A Steamboat Springs man has lost the first round in his attempt to challenge a Colorado state law that allows regulators to limit competition among shuttle services.
Abdallah Batayneh sued the Colorado Public Utilities Commission in March, contending that its denial of his permit application to start a new shuttle service to Strawberry Park Hot Springs, outside Steamboat, relied on an unconstitutional law to protect two existing shuttle providers. On Monday, Denver District Court Judge Marie Avery Moses dismissed his lawsuit, ruling that its legal claims against the statute were insufficient.
Batayneh said he planned to appeal the ruling in a news release issued this week by the Arlington, Virginia-based Institute for Justice, a libertarian public-interest law firm that’s representing him.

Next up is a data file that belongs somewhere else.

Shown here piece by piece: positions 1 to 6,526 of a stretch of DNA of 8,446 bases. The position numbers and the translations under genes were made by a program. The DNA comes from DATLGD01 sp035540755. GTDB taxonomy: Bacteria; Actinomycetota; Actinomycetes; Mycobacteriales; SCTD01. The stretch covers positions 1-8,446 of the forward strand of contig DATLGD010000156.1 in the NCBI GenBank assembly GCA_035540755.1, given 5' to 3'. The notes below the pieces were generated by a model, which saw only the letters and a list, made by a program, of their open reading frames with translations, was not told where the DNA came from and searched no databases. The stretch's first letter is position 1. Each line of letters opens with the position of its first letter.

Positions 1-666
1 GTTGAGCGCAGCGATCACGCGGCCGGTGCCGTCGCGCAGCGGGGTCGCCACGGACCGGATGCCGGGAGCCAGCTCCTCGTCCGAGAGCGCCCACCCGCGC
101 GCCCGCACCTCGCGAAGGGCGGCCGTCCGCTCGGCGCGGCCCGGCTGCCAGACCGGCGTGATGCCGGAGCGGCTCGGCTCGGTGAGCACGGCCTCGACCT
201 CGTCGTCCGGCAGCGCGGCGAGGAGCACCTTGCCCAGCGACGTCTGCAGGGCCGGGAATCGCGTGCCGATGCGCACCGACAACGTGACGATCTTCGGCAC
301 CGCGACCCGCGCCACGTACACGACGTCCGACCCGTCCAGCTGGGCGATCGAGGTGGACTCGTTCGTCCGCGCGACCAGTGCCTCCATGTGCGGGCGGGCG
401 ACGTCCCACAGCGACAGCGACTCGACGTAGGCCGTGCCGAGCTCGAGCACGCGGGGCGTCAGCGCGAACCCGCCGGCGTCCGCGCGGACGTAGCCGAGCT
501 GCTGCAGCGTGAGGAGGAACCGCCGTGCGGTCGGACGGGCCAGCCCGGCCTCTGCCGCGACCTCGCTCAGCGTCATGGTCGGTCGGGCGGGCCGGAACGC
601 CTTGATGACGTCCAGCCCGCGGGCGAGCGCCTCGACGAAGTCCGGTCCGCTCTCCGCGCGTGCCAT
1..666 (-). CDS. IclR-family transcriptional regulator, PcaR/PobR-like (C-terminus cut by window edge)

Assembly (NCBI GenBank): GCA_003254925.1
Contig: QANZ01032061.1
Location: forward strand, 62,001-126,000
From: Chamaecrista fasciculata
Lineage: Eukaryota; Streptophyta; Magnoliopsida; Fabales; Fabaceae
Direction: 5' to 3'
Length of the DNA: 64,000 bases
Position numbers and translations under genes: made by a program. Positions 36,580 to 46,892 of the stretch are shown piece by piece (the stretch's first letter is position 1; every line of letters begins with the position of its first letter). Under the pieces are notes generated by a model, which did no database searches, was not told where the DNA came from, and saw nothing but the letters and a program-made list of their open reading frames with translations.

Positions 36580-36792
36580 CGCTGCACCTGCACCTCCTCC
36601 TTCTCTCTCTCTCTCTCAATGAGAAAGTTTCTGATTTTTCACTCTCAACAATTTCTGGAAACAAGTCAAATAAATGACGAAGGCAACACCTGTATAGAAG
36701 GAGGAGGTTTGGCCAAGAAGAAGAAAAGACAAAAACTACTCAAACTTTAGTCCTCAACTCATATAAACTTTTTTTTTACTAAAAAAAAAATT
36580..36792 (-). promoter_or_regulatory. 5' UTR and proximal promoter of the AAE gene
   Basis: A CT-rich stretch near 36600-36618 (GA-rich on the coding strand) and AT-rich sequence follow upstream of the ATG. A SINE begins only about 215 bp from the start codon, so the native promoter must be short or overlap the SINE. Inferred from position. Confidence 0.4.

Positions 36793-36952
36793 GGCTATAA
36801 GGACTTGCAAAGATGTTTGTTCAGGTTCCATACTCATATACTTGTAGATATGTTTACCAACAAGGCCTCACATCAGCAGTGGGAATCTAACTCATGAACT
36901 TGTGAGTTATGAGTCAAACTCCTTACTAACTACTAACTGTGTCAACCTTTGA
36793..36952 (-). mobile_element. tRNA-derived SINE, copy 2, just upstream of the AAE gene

“I think the decision is wrong and I feel like I should get my day in court,” said Batayneh, whom the commission had found was capable of starting and operating a new shuttle service before denying his application.
Other Colorado courts have upheld the law setting out the “monopoly rule” that the commission follows. That rule allows the commission to limit competition in the common-carrier market with the intention of ensuring that companies provide a quality service without getting stretched so thin by competition that they can’t earn a profit.
But Batayneh’s attorneys argue that the law allows too much interference in the marketplace, violating his right to due process. His lawsuit contended that the law effectively gave his prospective competitors veto power over his permit application.
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